Our food regulator Food Standards Australia New Zealand (FSANZ) has refused to release key documents regarding its decision to exclude nanomaterials from its current food packaging review, raising serious questions about what the agency is trying to hide.
FSANZ is currently undertaking a review of the migration of chemicals from packaging into food. One of the areas they initially intended to examine was the migration of nanomaterials into food. This is particularly important because research indicates that there are significant health concerns associated with certain nanomaterials, a profound lack of data on the migration of those chemicals from packaging into food, and rapidly increasing quantities of nanomaterials used in food packaging in Australia.
Bizarrely, FSANZ made the decision to exclude nanomaterials from the scope of its review because not enough was known about them – which seemed to us here at Friends of the Earth precisely the reason they needed to be included in the review.
So, in mid November 2014 we put in a Freedom of Information (FOI) request seeking documents relating to the decision not to include nanomaterials in the review. We sought a waiver of fees on the basis that the matter is in the public interest. That request was refused.
In mid April 2015, 6 months later and after paying over $300, we received 6 documents from FSANZ. As you can see they are redacted to the point of absurdity. Virtually every unredacted statement in the documents was already public. Remember that this ‘disclosure’ occurred under an FOI Act that favours disclosure and the public interest above private interests. FSANZ used an exemption that is only permitted if the agency finds that it is against the public interest to release the documents.
FSANZ’s rationale for non-disclosure is based on two positions. They maintain that disclosure will “inhibit the effectiveness of the evaluation and decision-making processes of the agency.” The logic appears to be that exposing a decision made without public consultation to public scrutiny will inhibit the ability of FSANZ to make unaccountable and untransparent decisions.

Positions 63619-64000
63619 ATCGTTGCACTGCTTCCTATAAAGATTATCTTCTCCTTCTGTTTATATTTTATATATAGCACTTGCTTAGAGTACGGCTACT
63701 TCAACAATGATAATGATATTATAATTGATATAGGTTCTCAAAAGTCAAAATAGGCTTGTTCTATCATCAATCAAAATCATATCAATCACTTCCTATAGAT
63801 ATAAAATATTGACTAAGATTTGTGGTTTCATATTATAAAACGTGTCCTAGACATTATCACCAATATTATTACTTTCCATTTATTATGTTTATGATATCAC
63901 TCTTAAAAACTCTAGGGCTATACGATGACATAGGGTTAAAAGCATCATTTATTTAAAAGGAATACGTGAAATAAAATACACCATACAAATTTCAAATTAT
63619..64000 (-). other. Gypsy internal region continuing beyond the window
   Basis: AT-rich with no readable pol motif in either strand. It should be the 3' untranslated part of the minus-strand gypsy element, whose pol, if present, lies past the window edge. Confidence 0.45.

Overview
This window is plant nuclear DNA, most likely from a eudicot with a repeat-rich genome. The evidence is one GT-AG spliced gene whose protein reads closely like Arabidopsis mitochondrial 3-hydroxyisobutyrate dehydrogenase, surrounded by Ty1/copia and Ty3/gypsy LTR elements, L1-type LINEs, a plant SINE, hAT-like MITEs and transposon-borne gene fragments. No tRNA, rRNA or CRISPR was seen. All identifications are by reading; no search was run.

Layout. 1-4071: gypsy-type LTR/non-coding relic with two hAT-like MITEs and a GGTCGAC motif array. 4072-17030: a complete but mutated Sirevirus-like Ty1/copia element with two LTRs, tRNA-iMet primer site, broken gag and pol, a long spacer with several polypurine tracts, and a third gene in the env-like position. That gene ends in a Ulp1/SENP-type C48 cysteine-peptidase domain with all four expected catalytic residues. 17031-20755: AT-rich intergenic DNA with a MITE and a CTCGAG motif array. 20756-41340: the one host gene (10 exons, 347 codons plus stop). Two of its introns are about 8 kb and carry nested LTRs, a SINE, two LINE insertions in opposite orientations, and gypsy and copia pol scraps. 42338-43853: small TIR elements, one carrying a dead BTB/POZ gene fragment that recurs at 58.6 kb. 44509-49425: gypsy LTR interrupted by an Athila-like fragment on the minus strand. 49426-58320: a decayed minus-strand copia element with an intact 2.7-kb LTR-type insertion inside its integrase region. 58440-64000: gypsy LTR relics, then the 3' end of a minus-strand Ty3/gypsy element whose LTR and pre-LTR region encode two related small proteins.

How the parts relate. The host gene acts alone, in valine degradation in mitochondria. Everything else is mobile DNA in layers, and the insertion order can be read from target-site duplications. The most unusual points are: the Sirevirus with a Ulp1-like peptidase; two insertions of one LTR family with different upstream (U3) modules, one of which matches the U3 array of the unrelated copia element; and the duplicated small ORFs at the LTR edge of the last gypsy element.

FSANZ also concludes that releasing these documents is not in the public interest. The FOI Act identifies some of the reasons why disclosure might be in the public interest such as increasing public participation and increasing debate around government decisions. FSANZ decided these factors are not relevant to this FOI.
The decision is illogical – unless FSANZ has something to hide.
Friends of the Earth want to know why this decision was made – and we believe this is a matter of legitimate and important public interest. The decision means that the rapid commercialisation of nanomaterials in food packaging will continue without any form of safety assessment and without public knowledge or input.
It means that FSANZ will continue to fail miserably when it comes to ensuring the safety of our food. FSANZ doesn’t know what nanomaterials are in packaging in Australia. They don’t know the extent to which those materials migrate into food – nor what impacts they may have on human health. FSANZ appears happy for all of us to remain guinea pigs. Just don’t interfere with business…
The Emerging Tech project is appealing FSANZ’s decision to the Information Commissioner.
Read the released documents: